FishUpdate Briefing Friday September 28th

CANNABIS’ LOBSTER  TAKEN OFF MENU
A US restaurant which found itself in the world spotlight last week over its practice of sedating its lobsters with marijuana to dull the pain of being boiled alive has now suspended the practice following official intervention. The authorities  in Maine have said they are investigating Charlotte’s Legendary Lobster Pound in Southwest Harbour to see if it complies with state law. In the meantime, the owner, Charlotte Gill,  said her “smoked” lobster meat had been taken off the menu, but she remained confident  it would eventually receive the all-clear. It will now be up to the Maine Medical  Marijuana Programme to decide if the drug is being used legally.

NORWAY TO HOLD COASTAL FISHERY CONFERENCE
A MAJOR conference on the future of Norway’s coastal fishing fleet will be held Tromsø in  late November and it is expected to attract a number of the country’s leading politicians including the new fisheries minister Harald Tom Nesvik. The conference is a joint initiative from Fiskarlaget Nord and Seafood Norway to focus on the future development of this sector of the  Norwegian fishing industry  and the coastal communities it supports. The date for the conference  is November 22nd.

COCKLES MAY HELP ANTI-CANCER DRUG DEVELOPMENT
Biomedical scientists at the University of Salford found that sugars from the common cockle (Cerastoderma edule) were virtually as effective as some standard chemotherapy drugs at relative lower dosage. And they say ‘cockle-chemo’ could be particularly suitable for children as it is potentially less toxic and less likely to cause unhealthy side-effects. Publishing  their findings in the journal Marine Drugs, the Salford team have tested the mollusc-derived sugars with positive results against leukaemia, breast, lung and colon cancer cells and tumours. Lead researcher Dr David Pye, Director of Child Cancer Research Charity Kidscan at the University of Salford, said: “Polysaccharides (sugars) derived from mammals have long been a source of experimentation by cancer scientists but to date with inconclusive results. “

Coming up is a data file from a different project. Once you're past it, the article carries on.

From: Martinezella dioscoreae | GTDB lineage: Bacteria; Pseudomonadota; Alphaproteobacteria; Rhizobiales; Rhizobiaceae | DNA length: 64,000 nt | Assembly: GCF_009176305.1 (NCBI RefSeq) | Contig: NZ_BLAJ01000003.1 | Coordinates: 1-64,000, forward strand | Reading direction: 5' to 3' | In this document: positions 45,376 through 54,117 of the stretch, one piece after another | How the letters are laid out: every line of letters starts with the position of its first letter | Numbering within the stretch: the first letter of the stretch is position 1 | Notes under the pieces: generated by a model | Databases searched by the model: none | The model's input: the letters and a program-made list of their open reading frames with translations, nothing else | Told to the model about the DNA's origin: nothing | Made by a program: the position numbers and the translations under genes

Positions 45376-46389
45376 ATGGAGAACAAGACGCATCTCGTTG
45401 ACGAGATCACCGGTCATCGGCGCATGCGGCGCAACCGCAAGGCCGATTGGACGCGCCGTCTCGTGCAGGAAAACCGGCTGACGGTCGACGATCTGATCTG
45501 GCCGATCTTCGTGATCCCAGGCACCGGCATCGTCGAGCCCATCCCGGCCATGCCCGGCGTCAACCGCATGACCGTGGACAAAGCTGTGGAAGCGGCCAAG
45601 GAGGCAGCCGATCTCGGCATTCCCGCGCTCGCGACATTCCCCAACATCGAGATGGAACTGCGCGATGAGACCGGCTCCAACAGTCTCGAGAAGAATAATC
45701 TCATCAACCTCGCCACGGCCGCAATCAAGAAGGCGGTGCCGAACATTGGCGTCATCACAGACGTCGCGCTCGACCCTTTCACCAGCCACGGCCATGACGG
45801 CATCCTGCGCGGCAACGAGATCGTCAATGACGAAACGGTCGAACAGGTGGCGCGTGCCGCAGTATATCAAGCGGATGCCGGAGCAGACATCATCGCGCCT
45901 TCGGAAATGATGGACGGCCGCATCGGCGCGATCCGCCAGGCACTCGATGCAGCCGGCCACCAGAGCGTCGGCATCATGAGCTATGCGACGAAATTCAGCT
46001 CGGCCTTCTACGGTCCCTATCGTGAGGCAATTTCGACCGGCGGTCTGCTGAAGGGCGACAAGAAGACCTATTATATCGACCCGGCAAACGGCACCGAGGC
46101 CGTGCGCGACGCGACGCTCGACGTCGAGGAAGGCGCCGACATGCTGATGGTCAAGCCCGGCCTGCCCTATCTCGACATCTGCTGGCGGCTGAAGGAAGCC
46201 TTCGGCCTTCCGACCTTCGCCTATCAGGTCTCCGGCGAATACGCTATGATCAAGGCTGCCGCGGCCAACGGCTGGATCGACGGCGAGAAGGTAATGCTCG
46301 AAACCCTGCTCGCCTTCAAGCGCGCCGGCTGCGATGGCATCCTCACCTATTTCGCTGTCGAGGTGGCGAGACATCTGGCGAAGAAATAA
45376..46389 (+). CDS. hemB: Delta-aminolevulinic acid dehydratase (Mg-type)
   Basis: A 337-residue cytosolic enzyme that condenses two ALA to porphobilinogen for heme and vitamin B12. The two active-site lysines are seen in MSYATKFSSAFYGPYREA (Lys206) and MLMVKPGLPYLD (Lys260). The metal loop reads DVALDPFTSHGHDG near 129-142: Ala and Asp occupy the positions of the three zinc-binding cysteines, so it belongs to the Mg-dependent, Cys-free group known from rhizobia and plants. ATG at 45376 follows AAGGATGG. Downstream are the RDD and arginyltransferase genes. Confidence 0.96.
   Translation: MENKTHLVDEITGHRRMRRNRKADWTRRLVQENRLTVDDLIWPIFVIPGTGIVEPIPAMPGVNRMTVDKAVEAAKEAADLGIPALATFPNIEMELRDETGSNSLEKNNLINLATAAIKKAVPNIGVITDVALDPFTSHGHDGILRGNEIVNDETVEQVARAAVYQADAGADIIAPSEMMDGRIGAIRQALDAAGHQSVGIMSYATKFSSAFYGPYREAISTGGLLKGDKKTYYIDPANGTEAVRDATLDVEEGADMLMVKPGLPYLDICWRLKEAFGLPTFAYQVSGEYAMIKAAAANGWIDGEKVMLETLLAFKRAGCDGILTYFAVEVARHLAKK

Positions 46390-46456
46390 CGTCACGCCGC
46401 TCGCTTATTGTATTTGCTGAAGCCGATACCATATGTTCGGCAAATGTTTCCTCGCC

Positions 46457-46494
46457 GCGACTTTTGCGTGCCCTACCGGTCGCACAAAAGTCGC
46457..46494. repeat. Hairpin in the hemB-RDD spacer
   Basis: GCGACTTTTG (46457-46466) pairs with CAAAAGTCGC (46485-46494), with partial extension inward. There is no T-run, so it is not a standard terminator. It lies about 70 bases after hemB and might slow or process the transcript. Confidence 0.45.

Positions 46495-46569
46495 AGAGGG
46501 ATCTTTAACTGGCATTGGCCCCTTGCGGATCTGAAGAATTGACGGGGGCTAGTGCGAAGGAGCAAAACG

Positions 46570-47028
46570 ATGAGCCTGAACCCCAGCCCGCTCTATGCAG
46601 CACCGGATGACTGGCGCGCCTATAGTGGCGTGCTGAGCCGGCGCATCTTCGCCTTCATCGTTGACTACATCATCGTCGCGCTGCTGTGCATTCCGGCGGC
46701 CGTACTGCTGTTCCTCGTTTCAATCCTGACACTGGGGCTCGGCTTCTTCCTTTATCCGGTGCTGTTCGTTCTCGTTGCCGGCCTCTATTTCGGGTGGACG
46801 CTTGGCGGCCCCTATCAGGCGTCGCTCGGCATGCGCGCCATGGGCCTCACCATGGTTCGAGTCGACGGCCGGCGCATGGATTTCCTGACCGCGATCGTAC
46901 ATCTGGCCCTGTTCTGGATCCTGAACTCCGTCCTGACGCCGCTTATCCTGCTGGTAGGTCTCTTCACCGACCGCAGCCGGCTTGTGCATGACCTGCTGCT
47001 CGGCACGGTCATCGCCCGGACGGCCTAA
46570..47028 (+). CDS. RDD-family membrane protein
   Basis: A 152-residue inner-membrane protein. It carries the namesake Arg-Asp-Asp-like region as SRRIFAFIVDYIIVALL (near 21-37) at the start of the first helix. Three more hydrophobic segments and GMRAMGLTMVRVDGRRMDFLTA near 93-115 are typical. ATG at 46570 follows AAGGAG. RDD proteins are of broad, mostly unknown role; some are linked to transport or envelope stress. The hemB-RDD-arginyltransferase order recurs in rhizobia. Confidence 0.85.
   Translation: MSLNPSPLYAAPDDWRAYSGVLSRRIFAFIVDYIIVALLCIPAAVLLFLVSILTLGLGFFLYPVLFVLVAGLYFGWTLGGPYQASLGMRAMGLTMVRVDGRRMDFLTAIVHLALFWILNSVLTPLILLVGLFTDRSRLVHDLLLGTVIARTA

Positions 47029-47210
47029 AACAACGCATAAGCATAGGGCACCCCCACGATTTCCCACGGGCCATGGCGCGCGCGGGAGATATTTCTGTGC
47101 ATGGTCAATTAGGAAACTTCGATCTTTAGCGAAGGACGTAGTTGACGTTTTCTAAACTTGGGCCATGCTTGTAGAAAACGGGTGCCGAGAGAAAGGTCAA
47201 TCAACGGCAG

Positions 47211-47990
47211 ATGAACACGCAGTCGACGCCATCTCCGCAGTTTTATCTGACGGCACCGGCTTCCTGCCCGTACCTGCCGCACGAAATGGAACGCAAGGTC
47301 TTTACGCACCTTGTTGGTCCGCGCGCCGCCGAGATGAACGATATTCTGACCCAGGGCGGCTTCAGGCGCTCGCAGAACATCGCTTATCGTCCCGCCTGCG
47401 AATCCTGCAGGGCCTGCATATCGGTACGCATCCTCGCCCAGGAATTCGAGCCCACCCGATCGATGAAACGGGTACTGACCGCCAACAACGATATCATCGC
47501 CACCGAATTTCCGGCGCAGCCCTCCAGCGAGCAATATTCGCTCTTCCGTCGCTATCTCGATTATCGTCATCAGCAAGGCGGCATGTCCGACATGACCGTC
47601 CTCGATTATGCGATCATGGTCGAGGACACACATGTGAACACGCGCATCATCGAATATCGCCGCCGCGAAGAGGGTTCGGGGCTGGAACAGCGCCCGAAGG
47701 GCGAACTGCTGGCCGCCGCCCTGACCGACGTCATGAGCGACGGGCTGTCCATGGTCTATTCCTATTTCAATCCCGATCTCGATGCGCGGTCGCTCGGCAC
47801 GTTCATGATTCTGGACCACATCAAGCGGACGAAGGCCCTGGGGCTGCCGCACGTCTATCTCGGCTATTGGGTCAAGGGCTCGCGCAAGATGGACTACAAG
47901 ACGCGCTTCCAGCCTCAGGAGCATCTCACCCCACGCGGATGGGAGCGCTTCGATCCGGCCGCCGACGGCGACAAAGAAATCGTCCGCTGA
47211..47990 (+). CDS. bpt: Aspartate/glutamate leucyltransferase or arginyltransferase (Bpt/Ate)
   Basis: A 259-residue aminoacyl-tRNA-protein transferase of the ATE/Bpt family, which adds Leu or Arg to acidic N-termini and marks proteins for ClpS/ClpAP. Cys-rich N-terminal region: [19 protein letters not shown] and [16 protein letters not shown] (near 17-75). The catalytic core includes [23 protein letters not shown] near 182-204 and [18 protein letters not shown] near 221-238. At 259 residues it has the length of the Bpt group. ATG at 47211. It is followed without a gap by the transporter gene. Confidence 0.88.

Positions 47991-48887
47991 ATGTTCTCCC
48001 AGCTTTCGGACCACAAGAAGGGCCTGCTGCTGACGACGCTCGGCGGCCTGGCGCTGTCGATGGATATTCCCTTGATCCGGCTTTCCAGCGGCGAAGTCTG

EX-FISHERMAN TO HEAD WELSH SAFETY PROJECT
A former fisherman has been appointed by Seafish as Wales Fishing Safety Project Officer to help  the Welsh fishing fleet. He is  Lee Haigh who will work with the Welsh Fishing Safety Committee to deliver a two-year ‘Wales Fishing Safety Awareness’ project to increase commercial fishermen’s awareness of key health and safety issues and improve the safety culture of the Welsh fishing fleet. The overarching aim of the project is to contribute to and support the committee’s target of zero preventable fishing-related deaths in Wales. Lee has worked in the industry as a fisherman before and spent 26 years working with the Maritime and Coastguard Agency where he maintained strong links with the fishing industry carrying out safety inspections for the under 15-metre fleet.

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